My grandmother died on the day I visited the Botanic Gardens again. It was the place she and I met every week for tea and a pancake, before she left to live in another city. She had been away for three years, and this was my first time back, alone.
I was there by chance. My ride home had been canceled, leaving me stranded in the vicinity. It was a sweltering Durban day and I decided to take refuge under the shady arms of an enormous tree. Everywhere I looked, every scent I breathed, she was there. It was only later that evening that I learned she had died earlier in the day from a stroke. Of the many emotions I felt, amazement was certainly one.
We’ve all had moments of striking coincidence, varying in degrees from the pedestrian to the outlandish. Thinking of someone seconds before you hear from them, having exactly the right book catch your eye on the bookshelf, meeting the perfect teacher, seeing the film, friend, food you need at exactly the right time.
But how much attention or relevance should we afford these experiences?
Since Jung first coined the term in 1920 to describe meaningful coincidences, the notion of synchronicity and its relevance to our daily lives has intrigued thinkers, theorists and seekers of every background and religious persuasion.
Part of the reason for the intrigue is evaluating how much weight we should attribute to synchronicitous experiences. After all, does it really mean anything if I think about an old love, then minutes later hear our special song when I switch on the radio? And even if it does, what exactly? That I should call them, for instance, or write? Moreover, if such a coincidence does have significance, where does the meaning originate? From ourselves? From a divine source? From our deceased ancestors? The answer may depend on your viewpoint, your cultural beliefs and your personal experiences.
Needless to say, the study of synchronicity, or ‘meaningful coincidence’, and the questions and subsequent theories it has elicited, has preoccupied academics to such an extent that it has led to the introduction of a new trans-disciplinary field known as Coincidence Studies.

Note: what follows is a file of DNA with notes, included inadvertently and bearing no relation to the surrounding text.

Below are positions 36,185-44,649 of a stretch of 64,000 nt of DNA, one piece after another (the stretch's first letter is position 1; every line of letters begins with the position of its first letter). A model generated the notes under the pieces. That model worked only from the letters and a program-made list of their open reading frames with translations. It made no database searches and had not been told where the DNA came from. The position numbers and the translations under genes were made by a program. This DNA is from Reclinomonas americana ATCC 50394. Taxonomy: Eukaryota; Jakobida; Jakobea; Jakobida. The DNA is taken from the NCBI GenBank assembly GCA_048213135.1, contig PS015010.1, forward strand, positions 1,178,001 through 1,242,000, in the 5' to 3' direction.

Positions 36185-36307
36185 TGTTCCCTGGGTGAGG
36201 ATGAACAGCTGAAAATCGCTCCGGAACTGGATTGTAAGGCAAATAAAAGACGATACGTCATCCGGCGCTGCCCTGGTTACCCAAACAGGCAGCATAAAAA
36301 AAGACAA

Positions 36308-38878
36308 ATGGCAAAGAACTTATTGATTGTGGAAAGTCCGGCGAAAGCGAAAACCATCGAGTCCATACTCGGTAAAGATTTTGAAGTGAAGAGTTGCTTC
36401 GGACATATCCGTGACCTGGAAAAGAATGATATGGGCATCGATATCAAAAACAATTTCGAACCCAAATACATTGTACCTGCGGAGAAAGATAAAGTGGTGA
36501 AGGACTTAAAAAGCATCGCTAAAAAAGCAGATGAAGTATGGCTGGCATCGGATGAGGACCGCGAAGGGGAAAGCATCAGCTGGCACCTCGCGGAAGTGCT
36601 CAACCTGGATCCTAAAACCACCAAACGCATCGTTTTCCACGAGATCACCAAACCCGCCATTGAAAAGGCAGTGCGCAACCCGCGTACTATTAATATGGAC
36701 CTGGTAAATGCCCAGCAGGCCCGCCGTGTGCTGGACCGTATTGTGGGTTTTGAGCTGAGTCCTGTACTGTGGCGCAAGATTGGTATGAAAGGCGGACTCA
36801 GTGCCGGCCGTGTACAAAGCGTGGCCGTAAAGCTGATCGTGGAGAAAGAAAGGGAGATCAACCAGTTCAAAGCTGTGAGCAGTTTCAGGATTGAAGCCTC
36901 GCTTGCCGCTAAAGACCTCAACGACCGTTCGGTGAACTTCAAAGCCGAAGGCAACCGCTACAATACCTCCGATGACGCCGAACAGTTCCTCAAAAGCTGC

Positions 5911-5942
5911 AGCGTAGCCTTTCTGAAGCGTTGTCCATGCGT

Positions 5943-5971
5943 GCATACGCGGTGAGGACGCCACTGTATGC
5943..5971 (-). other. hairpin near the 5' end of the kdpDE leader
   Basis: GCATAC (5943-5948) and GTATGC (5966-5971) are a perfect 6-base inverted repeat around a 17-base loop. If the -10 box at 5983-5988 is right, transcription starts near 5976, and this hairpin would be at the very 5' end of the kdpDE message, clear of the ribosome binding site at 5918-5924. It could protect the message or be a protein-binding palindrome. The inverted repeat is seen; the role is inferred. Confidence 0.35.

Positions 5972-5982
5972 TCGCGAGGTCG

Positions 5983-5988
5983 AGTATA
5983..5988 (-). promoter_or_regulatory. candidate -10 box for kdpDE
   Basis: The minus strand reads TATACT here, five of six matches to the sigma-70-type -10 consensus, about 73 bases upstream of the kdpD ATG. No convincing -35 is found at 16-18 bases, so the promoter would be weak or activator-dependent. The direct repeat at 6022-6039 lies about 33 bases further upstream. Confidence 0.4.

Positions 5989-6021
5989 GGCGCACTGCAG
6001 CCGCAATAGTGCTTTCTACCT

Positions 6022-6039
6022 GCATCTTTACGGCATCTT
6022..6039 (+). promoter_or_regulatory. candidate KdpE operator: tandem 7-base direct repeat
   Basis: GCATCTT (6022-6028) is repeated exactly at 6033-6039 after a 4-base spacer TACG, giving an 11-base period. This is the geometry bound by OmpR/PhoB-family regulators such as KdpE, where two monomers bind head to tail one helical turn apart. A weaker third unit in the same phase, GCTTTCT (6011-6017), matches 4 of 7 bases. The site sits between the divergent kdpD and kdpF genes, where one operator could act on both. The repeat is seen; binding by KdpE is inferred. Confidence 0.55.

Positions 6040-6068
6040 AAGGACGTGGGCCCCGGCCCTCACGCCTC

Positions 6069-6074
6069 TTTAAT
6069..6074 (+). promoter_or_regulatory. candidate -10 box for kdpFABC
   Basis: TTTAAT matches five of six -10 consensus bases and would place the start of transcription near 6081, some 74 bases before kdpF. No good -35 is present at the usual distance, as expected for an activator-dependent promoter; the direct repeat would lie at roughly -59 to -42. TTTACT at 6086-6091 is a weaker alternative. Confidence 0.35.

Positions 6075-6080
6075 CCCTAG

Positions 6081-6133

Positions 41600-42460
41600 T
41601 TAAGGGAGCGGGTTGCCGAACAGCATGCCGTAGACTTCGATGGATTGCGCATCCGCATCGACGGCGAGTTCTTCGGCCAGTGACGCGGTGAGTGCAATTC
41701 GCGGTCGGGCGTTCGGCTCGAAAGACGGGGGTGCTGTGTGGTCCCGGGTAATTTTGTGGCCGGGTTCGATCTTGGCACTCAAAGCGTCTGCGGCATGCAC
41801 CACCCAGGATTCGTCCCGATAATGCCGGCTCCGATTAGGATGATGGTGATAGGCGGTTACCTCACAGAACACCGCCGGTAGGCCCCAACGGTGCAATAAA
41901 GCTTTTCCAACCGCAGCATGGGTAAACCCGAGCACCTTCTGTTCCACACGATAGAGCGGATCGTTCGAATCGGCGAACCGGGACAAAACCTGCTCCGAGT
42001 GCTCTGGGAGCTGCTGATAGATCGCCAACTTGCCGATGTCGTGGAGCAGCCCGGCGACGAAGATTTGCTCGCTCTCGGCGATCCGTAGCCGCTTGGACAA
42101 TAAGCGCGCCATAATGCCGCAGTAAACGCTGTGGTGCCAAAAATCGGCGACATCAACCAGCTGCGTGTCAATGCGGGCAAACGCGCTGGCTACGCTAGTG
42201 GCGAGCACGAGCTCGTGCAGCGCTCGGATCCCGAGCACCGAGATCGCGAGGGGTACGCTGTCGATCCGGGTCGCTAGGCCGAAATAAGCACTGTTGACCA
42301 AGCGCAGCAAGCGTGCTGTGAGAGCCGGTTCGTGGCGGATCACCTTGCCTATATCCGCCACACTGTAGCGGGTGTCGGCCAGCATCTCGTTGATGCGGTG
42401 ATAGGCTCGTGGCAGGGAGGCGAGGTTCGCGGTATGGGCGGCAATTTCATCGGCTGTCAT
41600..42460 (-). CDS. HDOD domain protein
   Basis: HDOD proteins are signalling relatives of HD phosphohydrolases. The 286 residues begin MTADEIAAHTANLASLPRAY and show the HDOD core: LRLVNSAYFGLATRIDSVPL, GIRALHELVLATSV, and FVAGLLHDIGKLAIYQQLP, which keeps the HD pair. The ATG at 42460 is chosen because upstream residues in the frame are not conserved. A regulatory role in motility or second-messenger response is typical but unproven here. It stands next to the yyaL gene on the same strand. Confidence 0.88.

At the moment four theories of synchronicity have emerged:
- The Jungian approach that synchronicity involves random events or situations that seem to be meaningfully related.
- The opposing theory, that claims that synchronicity is not in fact random at all.
- The Freudian angle that suggests we tend to foreground events that reflect what is happening in our subconscious.
- The idea that synchronicitous events are ‘winks from God’ or a form of Divine intervention.
You may already have a strong sense of what your position is on the above theories. Or you may in fact find one theory more credible or attractive, but your personal experience does not align with it. Or you may find one theory applies in certain cases, but another in a different situation.
One way to understand the significance of synchronicity in your own life is to keep a coincidence journal for a period of 3 months, noting the events, and the perceived meaning you attach to it, if any. A pattern of some sort should emerge over time, allowing your own experience to influence your belief.
Until next time.
Susan MannEducational Development Manager
Susan is a writer and a teacher. Her interest in depth psychology comes from a love for mythology, dreams and the imagination, as well as a fascination for the creative possibilities that exist within the shadow.More Posts by Susan Mann